E-books are the future, but they’re the future for small, low-cost publishers like Amazon who offer minimal (if any) advances, and for self-publishers.

        • Firebyrd says:

          I don’t think we have the information to determine that they /can’t/ survive. They definitely won’t with how things are, but that doesn’t mean it’s not possible. If they started to price appropriately for the format, they might be able to increase sales enough. Who wants to pay $16-18 for the ebook of the latest Stephen King? Many of the “cheaper” offerings I see for major titles are around $12. Paperbacks usually cost less than that! When they expect people to pay more for a bunch of virtual bits than they do for an actual, physical product that had to be manufactured and shipped, their business practices are so poor, they probably deserve to go out of business.

  35. Bill Swan says:

    Transition is the word.
    Think about it: fax existed in the 1960s — that’s how newspapers received daily photos. Fax in the 90s became the way of delivering business material. But fax was a transition: road kill by email.
    Email is still with us, the the transition is well advanced: every hear of the Cloud?

    This weekend, the newspaper told me of three books that should be read. I downloaded each onto my iPad for $30 in total.

    So the delivery system has ‘transitioned’. Will the ebook be the new normal, or is this part of a transition into some other new technology?

    Be prepared; be flexible; at least don’t plan on being road kill.

  36. Great post. Thought-provoking. I’ve always seen myself as a writer who wants to invite others along on a journey to intimacy and freedom with Jesus, using whatever method is at my fingertips–but this post reminds me to keep that central, and not to get too attached to any method for reaching that goal.

    • Rachelle Gardner says:

      Paula, that’s exactly what I mean. When you stay focused on the real goal, you won’t be so freaked-out if the methods are changing.

  37. Donna Pyle says:

    Thanks for re-posting this here – I knew it would be worth it. You hit the nail on the head. Publishers not willing to embrace the alternative methods of publishing will be going the way of Kodak. What’s valuable to a reader? Access, content, life-impact. Remove any of those and readers will look elsewhere. There’s no shortage of avenues.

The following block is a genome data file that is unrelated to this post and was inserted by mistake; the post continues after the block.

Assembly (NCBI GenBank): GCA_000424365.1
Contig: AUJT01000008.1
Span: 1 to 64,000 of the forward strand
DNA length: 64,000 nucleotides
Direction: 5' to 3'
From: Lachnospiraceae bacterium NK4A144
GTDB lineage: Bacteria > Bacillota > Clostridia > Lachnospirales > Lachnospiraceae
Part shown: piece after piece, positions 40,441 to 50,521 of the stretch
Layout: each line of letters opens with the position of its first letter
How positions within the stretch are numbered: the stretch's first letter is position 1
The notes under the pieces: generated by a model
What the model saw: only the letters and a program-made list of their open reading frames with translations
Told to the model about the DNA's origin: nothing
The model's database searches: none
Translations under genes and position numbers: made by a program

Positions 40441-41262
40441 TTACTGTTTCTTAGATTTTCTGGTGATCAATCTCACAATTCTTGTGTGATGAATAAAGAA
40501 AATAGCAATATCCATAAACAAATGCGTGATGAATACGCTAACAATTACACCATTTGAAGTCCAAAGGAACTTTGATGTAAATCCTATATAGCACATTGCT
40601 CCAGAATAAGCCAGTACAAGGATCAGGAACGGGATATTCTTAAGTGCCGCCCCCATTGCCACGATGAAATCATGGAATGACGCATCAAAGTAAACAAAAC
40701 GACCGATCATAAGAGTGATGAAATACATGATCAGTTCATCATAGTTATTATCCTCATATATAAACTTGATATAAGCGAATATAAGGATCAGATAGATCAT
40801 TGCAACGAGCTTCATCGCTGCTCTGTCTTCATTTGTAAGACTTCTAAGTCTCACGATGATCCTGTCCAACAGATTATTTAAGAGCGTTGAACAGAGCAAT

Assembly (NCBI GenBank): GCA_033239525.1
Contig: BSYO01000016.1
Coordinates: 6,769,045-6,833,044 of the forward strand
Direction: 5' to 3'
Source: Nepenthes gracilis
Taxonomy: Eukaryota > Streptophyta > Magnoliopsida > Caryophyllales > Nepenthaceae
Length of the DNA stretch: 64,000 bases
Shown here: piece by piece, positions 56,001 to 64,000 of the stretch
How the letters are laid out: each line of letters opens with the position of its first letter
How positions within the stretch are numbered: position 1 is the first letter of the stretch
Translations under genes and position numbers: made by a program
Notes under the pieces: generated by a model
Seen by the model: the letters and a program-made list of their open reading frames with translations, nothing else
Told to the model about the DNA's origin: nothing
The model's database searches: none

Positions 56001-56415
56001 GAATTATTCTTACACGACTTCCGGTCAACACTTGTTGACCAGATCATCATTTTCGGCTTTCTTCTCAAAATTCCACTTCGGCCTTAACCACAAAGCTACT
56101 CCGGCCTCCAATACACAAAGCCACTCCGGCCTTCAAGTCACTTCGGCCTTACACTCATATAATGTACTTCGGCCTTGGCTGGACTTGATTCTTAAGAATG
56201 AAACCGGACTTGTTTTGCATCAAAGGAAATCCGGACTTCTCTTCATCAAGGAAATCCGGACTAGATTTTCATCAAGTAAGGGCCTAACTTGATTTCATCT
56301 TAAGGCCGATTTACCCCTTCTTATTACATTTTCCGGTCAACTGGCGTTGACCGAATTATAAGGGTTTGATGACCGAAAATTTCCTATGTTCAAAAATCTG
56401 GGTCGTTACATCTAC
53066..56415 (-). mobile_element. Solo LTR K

• Rachelle Gardner says:

      “What’s valuable to a reader? Access, content, life-impact. Remove any of those and readers will look elsewhere.”

      Exactly!

  38. Deb says:

    Story-telling is the business of entertaining people – what format people prefer to receive their entertainment determines the format. I prefer paperback. Makes for much easier tub reading, which is my preferred reading place. Electronic devices and water don’t mix; I drop my paperback in the bath, I lose one book; drop a Kindle in the sudsy water and you lose potentially hundreds. Doesn’t make financial sense to me. There are many like me, who prefer books over e-readers. There are many that don’t. And on the reduce/recycle end of things–books are paper. Paper can be recycled and more books made (and jobs created through the recycling end of things). Kindles/computers/ebooks are toxic plastic and other what-not–not easily recycled and like other electronic waste end up polluting some poor city in a third-world country. There’s an argument for both sides, and we each have to live according to our beliefs. I believe in paperbacks. 🙂

    • Rachelle Gardner says:

      I hear you, Deb. But we all need to realize that our personal beliefs and desires aren’t driving this train. We are in the minority.

    • Peter Dudley says: